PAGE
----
I have been looking at the syllabus of the Chartered Institute of Public Relations Diploma qualification and was wondering how wide it's appeal is to people in the communications profession.
It was suggested to me that PR is about more than communication - what professionals do goes far beyond the simple act of communicating. The CIPR says that PR is:
"the discipline which looks after reputation, with the aim of earning understanding and support and influencing opinion and behaviour. It is the planned and sustained effort to establish and maintain goodwill and mutual understanding between an organisation and its publics."
...a description that implies more than sitting people in a room and getting them to talk to each other.
From a change and IC practitioner's point of view I think I see the point. To be honest, a large part of what I do has little to do with the narrow practice of communications. I find myself involved in debates about the substance of a business strategy, whether it is understandable enough to be workable or whether a management team are committed enough to actually work together.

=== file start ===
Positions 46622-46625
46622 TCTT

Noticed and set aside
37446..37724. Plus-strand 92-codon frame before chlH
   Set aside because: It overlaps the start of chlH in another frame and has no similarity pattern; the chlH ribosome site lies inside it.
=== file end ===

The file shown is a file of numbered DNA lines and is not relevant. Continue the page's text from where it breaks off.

When I talk to my colleagues in our advertising agency I hear about shaping products and designing services - not just about making neat ads. Friends in lobbying, consumer PR, crisis and business to business tell similar stories.
This is a fundamental truth about what we do. If you adopt too narrow a brief you miss the point about communication. Making people love your strategy, your product, your workplace is about so much more than just talking to them or even listening to them.
Making a difference as a communicator means taking a broad approach that encompasses understanding strategy, being able to challenge the received wisdom and seeing yourself as a strategic partner.
But I wonder how many people see it like that?